In the packed paediatric emergency room of a Lahore public hospital, parents holding sick children lined up for treatment this week, part of a surge of young patients caused by the air pollution crisis in the mega city.
“We are disturbed and tense,” said Mohamad Qadeer, holding a nebulizing device to his three-year-old daughter Rameen’s nose, engulfing her face in a billow of steam delivering medication to ease her congested airways.
She and her one-year-old sister Inaaya are among thousands of children suffering from pollution-related health problems. Health officials estimated there has been at least a 50% rise in paediatric patients due to respiratory issues exacerbated by poor air quality in the last month.
Lahore, known historically as a city of gardens, is now choking with toxic smog that placed it as the world’s worst for air quality last year.
As cooler temperatures took hold in November, air quality levels spiralled. Twenty-four of the last 30 days had ‘hazardous’ or ‘very unhealthy’ air quality, according to Swiss group IQAir.
“It has gotten a lot worse than the previous years and it is affecting the health of the children,” said Dr Maria Iftikhar, senior registrar at Sir Ganga Ram hospital’s paediatric department.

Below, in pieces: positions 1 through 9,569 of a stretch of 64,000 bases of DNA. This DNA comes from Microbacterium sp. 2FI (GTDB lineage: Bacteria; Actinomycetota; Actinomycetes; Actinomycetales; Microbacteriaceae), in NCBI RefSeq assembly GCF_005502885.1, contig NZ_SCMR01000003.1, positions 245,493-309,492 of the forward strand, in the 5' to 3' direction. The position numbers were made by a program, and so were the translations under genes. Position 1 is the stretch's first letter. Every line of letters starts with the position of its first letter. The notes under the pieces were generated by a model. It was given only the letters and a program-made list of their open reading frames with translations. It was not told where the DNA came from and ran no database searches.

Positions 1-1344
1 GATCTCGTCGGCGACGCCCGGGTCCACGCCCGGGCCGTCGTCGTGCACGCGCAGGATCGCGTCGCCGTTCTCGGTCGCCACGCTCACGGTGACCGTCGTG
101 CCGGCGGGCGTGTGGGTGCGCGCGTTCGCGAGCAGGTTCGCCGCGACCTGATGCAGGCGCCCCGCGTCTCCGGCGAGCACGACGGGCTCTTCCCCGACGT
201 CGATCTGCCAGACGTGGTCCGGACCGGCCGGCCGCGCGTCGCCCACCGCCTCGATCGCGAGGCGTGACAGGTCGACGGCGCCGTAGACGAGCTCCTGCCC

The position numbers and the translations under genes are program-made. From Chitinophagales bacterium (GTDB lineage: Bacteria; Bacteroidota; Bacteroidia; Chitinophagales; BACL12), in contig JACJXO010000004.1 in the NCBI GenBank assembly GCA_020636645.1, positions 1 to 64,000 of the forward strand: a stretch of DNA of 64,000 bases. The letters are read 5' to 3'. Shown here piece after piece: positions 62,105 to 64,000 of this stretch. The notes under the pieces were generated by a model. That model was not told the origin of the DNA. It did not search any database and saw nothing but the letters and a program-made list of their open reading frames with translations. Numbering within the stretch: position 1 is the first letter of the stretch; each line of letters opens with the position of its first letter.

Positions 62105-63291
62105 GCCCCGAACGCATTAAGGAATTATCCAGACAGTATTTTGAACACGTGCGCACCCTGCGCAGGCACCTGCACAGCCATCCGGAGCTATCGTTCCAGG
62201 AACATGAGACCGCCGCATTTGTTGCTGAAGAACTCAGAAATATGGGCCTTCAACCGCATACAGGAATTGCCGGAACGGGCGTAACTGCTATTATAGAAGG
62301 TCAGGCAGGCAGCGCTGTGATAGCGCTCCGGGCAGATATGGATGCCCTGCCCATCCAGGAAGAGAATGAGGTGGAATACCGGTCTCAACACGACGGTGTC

The city of 11 million, considered the cultural capital of Pakistan, has been blanketed in thick haze that partially blocks the sun and shrouds streets with fog at night. The problem becomes more severe in cooler months, as temperature inversion prevents a layer of warm air from rising and traps pollutants closer to the ground.
Mohamad and his wife, Shazma, had tried to keep Rameen and Inaaya safe with masks and limiting time outdoors but after days of coughing and fever the children stopped eating.
“We have been sleepless for three nights,” said Shazma, bouncing Inaaya on her knee as she held up the nebulizer to her face. More mothers and children waited nearby for their turn and a doctor rushed through the crowds with an infant in her arms, trailing a porter wheeling an oxygen canister pumping air to the baby.